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Physical Chemistry Chemical Physics

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and C. Simserides, Phys. Chem. Chem. Phys., 2017, DOI: 10.1039/C7CP05134D.

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Page 1 of 9

Physical Chemistry Chemical Physics

DOI: 10.1039/C7CP05134D

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Physical Chemistry Chemical Physics Page 2 of 9

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DOI: 10.1039/C7CP05134D

some of the most important recent experimental results. These matrix of the unit cell (in our case, Q1 for cumulenic carbynes

results include the metallic (semiconducting) behaviour of the and Q2 Q1 for polyynic carbynes), and then using its eigendecom-

current-voltage (I-V) characteristics for cumulenic (polyynic) car- position to obtain its powers.

bynes, the effect of weakening the coupling between the leads

To obtain physically valid numerical results from a TB ap-

and one end of the system, as well as the rectifying behaviour

proach, an appropriate set of external parameters (on-site ener-

polyynic carbynes demonstrate when there is a mismatch be-

gies and hopping integrals) is necessary. In Ref. 39 , the authors

tween their Fermi levels and the ones of the leads.

have calculated by ab initio methods the bond lengths of atomic

The cumulenic form of carbyne, in which BLA = 0, can be in-

carbon wire structures, i.e. d = 1.282 Å for the cumulenic form of

terpreted as . . . =C=C=. . . . Hence, in a TB treatment, cumulenic

carbyne, and dℓ = 1.301 Å, ds = 1.265 Å for the polyynic form.

carbyne can be considered as a homogeneous chain with one px

Taking these values, we obtain the hopping integrals we will

electron per atom and one atom per unit cell, with on-site en-

Published on 22 September 2017. Downloaded by Gazi Universitesi on 22/09/2017 13:04:23.

ergy εC , and a single hopping integral, t. On the contrary, its

polyynic carbynes via the Harrison formula 40 for the π bond, i.e.

polyynic form, in which BLA 6= 0, the structure can be interpreted

t = −0.63h̄2 /(md 2 ), where h̄ is the reduced Planck constant and

as . . . ≡C-C≡. . . . Hence, in a TB treatment, polyynic carbyne can

m is the electron mass. Hence, for cumulenic carbynes, t = −2.92

be considered as a chain with one px electron per atom and two

eV, while, for polyynic carbynes tℓ = −2.84 eV and ts = −3.00 eV.

atoms per unit cell, with the same εC , and two hopping integrals,

We should mention that the inclusion of longer-range terms (sec-

ts and tℓ , for the short (s) and long (ℓ) separations, respectively.

ond, third, etc neighbours) is not expected to have a significant

An identical treatment holds for the py electrons, due to energy

effect of the energy strucutre. The Harrison formula that we em-

degeneracy.

ployed is valid for interatomic distances of the order of the co-

The rest of the paper is organized as follows: in Sec. 2, we an-

valent bond. In the case of larger distances, other, exponentially

alytically determine the electronic structure of carbynes, in terms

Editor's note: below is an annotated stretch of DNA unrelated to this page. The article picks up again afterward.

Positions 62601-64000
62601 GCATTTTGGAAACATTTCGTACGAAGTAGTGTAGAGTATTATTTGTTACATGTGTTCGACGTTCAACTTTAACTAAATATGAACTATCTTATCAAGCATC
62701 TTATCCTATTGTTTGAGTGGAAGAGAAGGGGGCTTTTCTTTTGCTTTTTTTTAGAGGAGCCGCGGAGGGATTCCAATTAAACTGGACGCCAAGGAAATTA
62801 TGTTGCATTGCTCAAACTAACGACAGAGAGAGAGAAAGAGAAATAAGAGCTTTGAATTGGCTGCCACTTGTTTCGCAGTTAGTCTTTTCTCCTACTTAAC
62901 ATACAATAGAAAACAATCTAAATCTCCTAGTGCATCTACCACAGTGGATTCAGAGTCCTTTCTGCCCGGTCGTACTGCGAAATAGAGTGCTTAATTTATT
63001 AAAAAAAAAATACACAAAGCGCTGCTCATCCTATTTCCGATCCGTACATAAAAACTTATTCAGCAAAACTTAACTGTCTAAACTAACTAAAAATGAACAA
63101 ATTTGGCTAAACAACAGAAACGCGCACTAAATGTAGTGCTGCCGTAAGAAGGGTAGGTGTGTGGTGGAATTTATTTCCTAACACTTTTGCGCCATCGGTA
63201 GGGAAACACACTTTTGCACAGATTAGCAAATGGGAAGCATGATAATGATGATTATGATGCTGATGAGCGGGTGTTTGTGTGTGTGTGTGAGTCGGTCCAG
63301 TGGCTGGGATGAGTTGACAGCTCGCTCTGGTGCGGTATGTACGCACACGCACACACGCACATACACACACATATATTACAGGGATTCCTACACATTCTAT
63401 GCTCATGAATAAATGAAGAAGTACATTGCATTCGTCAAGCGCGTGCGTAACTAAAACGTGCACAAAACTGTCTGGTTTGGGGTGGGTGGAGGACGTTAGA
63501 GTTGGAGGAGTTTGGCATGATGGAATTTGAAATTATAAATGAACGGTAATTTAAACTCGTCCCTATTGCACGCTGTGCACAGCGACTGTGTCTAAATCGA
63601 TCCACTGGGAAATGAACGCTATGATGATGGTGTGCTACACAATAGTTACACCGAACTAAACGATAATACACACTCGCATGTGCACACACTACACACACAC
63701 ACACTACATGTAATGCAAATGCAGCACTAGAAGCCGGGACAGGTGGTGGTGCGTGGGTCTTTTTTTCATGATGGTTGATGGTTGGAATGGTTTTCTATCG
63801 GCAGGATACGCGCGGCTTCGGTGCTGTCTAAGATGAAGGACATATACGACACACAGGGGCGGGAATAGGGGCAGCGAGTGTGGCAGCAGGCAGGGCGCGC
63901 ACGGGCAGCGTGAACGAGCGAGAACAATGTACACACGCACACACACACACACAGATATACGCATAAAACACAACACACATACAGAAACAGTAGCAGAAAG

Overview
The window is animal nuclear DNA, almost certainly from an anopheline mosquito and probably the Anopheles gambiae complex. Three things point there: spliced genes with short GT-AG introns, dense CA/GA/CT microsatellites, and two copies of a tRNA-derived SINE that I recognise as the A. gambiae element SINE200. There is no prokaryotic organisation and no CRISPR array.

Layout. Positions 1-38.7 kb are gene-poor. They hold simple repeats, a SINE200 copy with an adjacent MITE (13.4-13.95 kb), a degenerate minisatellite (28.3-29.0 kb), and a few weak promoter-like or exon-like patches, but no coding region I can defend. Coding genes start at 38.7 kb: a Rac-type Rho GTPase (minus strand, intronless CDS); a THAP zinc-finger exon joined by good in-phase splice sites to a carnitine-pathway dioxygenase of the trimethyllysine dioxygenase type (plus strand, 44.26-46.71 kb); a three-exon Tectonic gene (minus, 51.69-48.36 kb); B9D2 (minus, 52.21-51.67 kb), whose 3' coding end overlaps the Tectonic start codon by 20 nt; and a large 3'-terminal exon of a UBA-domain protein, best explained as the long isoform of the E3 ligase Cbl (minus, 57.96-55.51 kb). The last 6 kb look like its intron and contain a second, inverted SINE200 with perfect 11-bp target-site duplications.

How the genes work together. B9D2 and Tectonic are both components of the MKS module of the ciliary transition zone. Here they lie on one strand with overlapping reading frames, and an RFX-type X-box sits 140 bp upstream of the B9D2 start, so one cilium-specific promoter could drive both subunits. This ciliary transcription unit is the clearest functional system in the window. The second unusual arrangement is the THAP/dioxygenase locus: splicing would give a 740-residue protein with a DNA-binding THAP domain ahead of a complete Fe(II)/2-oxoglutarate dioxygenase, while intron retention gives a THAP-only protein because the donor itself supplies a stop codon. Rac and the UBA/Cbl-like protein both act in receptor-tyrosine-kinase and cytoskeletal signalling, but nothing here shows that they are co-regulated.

decaying formulas are more accurate 41,42 . Using such an expo-

of their dispersion relations (for cyclic boundaries), eigenspectra

nential law, in the fashion done in Ref. 43 , e.g. for the bond length

(for fixed boundaries) and density of states (DOS). In Sec. 3, we

we have used for cumulenic carbynes, we find that the hopping

analytically obtain the transmission coefficient at zero bias by at-

integral for the second neighbours would be smaller by one order

taching the carbynes to semi-infinite metallic leads, and discuss

of magnitude. The on-site energy of the highest occupied molec-

the effect of the coupling strength and asymmetry to the trans-

ular orbital of the sp-hybridized carbon is set to zero. As it will

parency of the system to incident carriers. Finally, in Sec. 4, we

be shown below, altering εC does not affect the energy structure

determine the I-V characteristics of atomic carbon wires, and dis-

of the carbynes, apart from an energy shift, but, when their trans-

cuss the effect of several factors that play a significant role to their

port properties are considered, the choice of the metallic leads’

shapes. Our computational results confirm and reproduce some

on-site energy relative to that of carbon is of major significance.

of the most recent experimental findings.

For cyclic boundaries (ψ0 = ψN , ψN+1 = ψ1 ), the following dis-

2 Electronic structure of carbynes persion relations hold for carbynes

Let us suppose a carbyne chain made up of N carbon atoms. In

E = εC + 2t cos(kc ac ), cumulenic, (3a)

the nearest neighbour approximation, the TB system of equations

reads

q

E = εC ± t12 + t22 + 2t1 t2 cos kp ap , polyynic, (3b)

Eψn = εC ψn + tn,n+1 ψn+1 + tn,n−1 ψn−1 , (1)

where kc,p ∈ 1st Brillouin Zone, ac = d, and ap = ds + dℓ . Since

∀n = 1, 2, . . . , N, where |ψn |2 is the occupation probability at site

there is only one electron per atom, cumulenic carbynes display

n. For cumulenic carbynes, the hopping integrals are all equal

metallic behaviour (there is one half-filled band), while polyynic

(tn,n±1 = t), while, for polyynic carbynes, there are two differ-

carbynes display semiconducting behaviour (one filled and one

ent integrals t1 ,t2 , reflecting the difference in the interatomic dis-

empty band). The Fermi level is E F = εC . The transition from

tances. We define the transfer matrix of a site, Qn , as

metal to semiconductor is displayed in Fig. 1(a), where Eq.

tn,n−1 (3b) is plotted as a function of the ratio t1 /t2 . We have fixed

! ! ! !

E−εC

ψn+1 ψn ψn

= tn,n+1 tn,n+1 := Qn . (2) t2 = tℓ = −2.84 eV, and let t1 gain values in the interval that cor-

ψn 1 0 ψn−1 ψn−1

responds to distances 1.20 - 1.53 Å, i.e. for bond lengths varying

Hence, for cumulenic carbynes, the global transfer matrix of the from the triple to the single bond in individual gas-phase car-

chain is QN1 , while, for polyynic carbynes, it is (Q2 Q1 )

N/2 . Taking bon molecules 44 , using the Harrison formula. We notice that

into account the spectral duality relations 35,36 and the relation for t1 = ts = −3.00 eV, i.e. for the set of parameters used below